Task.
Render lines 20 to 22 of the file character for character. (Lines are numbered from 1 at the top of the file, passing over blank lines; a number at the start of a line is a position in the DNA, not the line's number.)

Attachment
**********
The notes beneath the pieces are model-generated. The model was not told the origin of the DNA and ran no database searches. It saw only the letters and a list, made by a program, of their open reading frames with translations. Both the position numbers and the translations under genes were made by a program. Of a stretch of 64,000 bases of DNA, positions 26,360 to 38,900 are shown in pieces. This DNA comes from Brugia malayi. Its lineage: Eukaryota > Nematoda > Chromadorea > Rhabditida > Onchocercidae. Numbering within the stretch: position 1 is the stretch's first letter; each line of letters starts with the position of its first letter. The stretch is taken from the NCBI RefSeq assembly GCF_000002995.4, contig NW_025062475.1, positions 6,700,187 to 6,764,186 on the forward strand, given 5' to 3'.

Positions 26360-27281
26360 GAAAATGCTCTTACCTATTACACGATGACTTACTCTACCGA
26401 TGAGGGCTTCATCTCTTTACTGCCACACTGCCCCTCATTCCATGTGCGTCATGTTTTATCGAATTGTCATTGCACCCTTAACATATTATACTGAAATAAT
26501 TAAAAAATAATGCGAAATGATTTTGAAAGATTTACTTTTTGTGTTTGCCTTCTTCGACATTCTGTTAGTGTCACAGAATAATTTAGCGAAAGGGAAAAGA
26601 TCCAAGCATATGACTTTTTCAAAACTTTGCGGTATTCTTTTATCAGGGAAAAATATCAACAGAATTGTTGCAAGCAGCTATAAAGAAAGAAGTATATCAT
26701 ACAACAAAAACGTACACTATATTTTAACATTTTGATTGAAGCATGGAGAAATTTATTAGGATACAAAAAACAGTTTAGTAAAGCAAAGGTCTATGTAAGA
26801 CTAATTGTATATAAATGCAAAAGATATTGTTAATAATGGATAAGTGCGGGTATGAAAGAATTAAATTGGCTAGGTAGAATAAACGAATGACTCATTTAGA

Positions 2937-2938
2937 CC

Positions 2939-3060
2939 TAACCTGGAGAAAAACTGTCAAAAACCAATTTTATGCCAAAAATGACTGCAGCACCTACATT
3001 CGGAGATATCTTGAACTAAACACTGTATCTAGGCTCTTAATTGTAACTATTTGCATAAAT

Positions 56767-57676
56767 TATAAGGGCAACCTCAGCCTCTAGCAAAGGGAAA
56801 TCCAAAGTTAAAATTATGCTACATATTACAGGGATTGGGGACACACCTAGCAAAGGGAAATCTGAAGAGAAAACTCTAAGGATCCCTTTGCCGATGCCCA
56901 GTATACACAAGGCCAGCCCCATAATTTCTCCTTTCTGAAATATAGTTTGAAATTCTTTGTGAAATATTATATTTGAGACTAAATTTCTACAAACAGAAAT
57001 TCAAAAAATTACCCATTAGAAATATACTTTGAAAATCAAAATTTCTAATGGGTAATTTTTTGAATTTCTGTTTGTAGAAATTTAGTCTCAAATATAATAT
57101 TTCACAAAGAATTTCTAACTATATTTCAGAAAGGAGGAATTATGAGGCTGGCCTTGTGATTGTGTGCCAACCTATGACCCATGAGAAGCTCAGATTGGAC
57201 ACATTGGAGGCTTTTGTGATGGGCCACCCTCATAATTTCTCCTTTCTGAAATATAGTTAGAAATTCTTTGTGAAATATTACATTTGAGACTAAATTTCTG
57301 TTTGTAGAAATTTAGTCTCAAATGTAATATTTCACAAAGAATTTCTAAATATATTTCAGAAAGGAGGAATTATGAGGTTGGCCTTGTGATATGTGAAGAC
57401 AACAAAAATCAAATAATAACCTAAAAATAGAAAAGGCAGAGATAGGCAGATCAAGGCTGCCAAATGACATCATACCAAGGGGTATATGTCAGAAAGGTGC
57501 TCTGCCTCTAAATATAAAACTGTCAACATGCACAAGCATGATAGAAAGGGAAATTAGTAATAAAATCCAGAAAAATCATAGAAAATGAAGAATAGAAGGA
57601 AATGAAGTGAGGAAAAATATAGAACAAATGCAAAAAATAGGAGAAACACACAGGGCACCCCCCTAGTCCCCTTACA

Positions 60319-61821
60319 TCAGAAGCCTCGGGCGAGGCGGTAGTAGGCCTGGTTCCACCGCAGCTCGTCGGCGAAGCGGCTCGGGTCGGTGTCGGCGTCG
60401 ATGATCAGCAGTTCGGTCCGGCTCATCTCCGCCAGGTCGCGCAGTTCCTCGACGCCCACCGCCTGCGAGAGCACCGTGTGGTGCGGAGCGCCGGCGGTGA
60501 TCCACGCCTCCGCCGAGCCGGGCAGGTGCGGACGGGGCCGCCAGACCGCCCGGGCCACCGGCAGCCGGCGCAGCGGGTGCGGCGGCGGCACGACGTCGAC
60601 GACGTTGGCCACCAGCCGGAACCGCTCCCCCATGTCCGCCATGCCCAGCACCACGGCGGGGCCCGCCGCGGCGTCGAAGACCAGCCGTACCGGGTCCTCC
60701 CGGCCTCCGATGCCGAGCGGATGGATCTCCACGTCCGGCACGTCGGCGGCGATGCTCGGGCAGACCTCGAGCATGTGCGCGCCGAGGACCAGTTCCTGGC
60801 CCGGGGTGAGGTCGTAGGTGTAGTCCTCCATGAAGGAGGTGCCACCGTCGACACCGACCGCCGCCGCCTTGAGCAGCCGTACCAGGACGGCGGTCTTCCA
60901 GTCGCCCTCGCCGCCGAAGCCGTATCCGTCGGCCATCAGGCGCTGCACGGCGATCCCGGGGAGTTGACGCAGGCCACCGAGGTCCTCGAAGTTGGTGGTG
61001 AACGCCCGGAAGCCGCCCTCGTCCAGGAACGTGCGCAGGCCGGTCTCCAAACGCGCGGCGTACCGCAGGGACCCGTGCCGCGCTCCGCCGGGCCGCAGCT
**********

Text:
57201 ACATTGGAGGCTTTTGTGATGGGCCACCCTCATAATTTCTCCTTTCTGAAATATAGTTAGAAATTCTTTGTGAAATATTACATTTGAGACTAAATTTCTG
57301 TTTGTAGAAATTTAGTCTCAAATGTAATATTTCACAAAGAATTTCTAAATATATTTCAGAAAGGAGGAATTATGAGGTTGGCCTTGTGATATGTGAAGAC
57401 AACAAAAATCAAATAATAACCTAAAAATAGAAAAGGCAGAGATAGGCAGATCAAGGCTGCCAAATGACATCATACCAAGGGGTATATGTCAGAAAGGTGC